Our Voices > Reform Debate

David v. Goliath: Fighting Back

May 26, 2024

By Pam Bailey

Federal prisons are purposefully built in remote, rural areas, and even further hidden from the rest of society by tall fences, coils of wire and thick, concrete walls. As I told my co-founder in a recent episode of the Voices Unlocked podcast, “When I came to visit you a couple of weeks ago, I got in the car to drive to the prison from my hotel. And it was like, as each minute went by, all of a sudden, there weren’t any businesses, there weren’t any homes. It got more and more rural and desolate-feeling with each twist and turn. I realized then why, when I went into a store the evening before, the cashier didn’t even know there was a prison in her town. This is why people are really unaware of what goes behind these walls. They don’t even have the opportunity to care about what’s happening in prison, because they don’t see you.”

Prison staff work in other ways to keep what goes on behind those walls secret. One of them is to obstruct and censor communication between “adults in custody” (the BOP’s new, politically correct term for prisoners) and those outside who want to expose their transgressions. And as a result, I recently filed a lawsuit against the federal Bureau of Prisons. 

FCI Cumberland, MD: the first threat

BOP staff started its passive-aggressive campaign against me in spring 2022, when an officer with the bureau’s investigative service threatened to send one of MTOC’s network members to the SHU and “mess with” his upcoming halfway house placement if he didn’t stop writing to me about an abusive CO. Feeling that he had no choice but to buckle, he removed me from his approved email list. (It wasn’t until he finally made it to the halfway house several months later that he was able to reach back out to me and explain.)

FCI Ray Brook, NY: the first mass ban

In August of that year, The Washington Post published an article on the misuse of Inmate Trust Fund money by the BOP, and I sent it to all the members of the More Than Our Crimes network. Within 24 hours, I received this notice for every individual with whom I was connected at the medium-security Ray Brook prison:

This message informs you that you have been blocked from communicating with the above-named federal prisoner because the Bureau has determined that such communication is detrimental to the security, good order, or discipline of the facility, or might facilitate criminal activity. 
[This is the same message I receive every time a ban occurs]

As instructed, I wrote to the warden of the prison, asking what exactly I had done. The only response I received was that several of my network members had not associated my email address with my full legal name, as they are required to do. But…what did that have to do with my alleged “detrimental” impact on the security of the facility? No answer.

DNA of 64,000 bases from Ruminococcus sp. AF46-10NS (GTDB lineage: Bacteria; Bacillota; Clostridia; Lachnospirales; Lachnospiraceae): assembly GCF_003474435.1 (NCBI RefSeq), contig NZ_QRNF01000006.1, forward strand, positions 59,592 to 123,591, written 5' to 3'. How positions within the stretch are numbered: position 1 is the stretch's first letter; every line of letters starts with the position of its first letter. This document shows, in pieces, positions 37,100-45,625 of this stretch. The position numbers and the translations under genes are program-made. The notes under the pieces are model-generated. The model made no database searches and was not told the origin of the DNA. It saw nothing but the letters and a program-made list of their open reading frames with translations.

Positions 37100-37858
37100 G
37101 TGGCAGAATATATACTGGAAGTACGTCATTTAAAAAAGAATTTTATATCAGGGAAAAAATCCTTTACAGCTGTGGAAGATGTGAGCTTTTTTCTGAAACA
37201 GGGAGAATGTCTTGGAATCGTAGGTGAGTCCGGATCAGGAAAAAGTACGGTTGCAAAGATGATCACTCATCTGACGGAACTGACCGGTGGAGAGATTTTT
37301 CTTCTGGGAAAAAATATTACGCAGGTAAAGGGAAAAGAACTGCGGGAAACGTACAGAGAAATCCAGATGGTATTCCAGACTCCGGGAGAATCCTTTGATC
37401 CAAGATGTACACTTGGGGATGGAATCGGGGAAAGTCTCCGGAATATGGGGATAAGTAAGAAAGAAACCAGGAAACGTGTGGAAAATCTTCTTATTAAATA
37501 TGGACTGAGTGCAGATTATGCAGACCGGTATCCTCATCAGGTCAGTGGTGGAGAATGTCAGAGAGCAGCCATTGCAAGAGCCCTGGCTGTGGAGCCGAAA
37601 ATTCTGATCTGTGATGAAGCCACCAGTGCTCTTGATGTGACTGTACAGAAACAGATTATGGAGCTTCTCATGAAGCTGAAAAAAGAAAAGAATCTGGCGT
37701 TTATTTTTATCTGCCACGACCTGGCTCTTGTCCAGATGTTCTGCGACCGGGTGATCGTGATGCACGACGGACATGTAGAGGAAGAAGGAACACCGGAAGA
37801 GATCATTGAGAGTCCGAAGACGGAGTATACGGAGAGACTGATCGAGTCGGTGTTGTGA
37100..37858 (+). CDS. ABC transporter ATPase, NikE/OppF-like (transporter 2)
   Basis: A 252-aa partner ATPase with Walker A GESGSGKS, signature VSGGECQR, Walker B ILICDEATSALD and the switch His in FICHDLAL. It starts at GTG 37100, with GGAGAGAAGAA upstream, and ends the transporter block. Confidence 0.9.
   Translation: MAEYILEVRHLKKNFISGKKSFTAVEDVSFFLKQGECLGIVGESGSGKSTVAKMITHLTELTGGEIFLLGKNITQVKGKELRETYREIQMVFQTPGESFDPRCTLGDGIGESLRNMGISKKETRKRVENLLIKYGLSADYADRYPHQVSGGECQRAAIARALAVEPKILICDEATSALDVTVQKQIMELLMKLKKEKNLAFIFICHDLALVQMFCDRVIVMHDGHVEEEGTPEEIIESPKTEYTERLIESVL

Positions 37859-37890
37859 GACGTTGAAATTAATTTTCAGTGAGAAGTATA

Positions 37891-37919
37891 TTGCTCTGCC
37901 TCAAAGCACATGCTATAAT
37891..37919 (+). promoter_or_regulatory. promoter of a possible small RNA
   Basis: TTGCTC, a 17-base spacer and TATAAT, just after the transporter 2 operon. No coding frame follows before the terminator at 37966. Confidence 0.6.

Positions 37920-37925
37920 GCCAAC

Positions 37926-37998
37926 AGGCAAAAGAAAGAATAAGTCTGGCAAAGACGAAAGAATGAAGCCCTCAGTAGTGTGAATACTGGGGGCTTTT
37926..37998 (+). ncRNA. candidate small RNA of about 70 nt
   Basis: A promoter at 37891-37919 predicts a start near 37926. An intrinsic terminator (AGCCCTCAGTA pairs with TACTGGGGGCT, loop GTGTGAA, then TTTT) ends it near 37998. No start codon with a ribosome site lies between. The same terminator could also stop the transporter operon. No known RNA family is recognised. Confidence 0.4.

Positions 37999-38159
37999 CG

USP Big Sandy, KY: second mass ban and harassment

Four months later, in December 2022, my email was blocked again, this time at the high-security Big Sandy prison. Once again, I asked why, this time through legal counsel. And also once again, the answer (this time from the regional office, since the warden remained quiet) was vague, with no substantiation offered. In addition, one particular network member was unexpectedly taken to the SHU by six officers and interrogated about his phone calls with me. They warned him against any further conversations, calling me a “spider sitting in the middle of a web.” (No, this is not a James Bond movie!) 

Our network member was confined in the SHU for six more months, then transferred out. 

USP Beaumont, TX: third mass ban

In March 2023, another prison joined the campaign against me. This time, the banning of my email came immediately after I emailed a network member about my efforts to organize family members with loved ones in a federal prison in Florida. (I guess that idea didn’t go over well!) 

Hazelton, WV: fourth mass ban and harassment worsens

Last year, I began targeting the federal Hazelton complex, which has both a medium- and high-security prison. I held numerous conversations with Sen. Joe Manchin’s office, which resulted in a scathing letter to Attorney General Merrick Garland and BOP Director Colette Peters, as well as a hotline for reporting complaints, set up by the U.S. attorney’s office. However, Hazelton staff blocked the prisoners from accessing the hotline. When I offered to submit abuse reports on their behalf, and two network members followed through, my email address was banned again and they were fired from their jobs, then transferred to other institutions. (Note that when I pitched this story to a local NPR affiliate and he tried to interview several of our network members, his email and his phone number were banned. He dropped the story.)

Enough is enough

Now, I’m fighting back. I was fortunate enough to find a pro bono attorney to assist, and my suit has been filed (case No. 24-cv-1219). Oral argument is scheduled for June. So far, the BOP’s lawyer has responded not by addressing any of my charges, but by going on a fishing expedition. He has staff spending taxpayer money to search all of my emails, looking for rules I have broken. The only one he has found so far is that after I sent a beautiful essay written by one man in prison about the power of forgiveness to the rest of our network, I passed on the response of another, wishing him “peace, light and love.” (It’s not clear, but this may have crossed the line by allowing communication between two adults in custody.)

It is time the BOP is forced to be transparent about its real motives. It should not be allowed to hide behind grandiose claims of “criminal activity” and “dangers to security.” And if it can’t justify its censorship, then the censorship has to stop. “Adults in custody” deserve to be heard.

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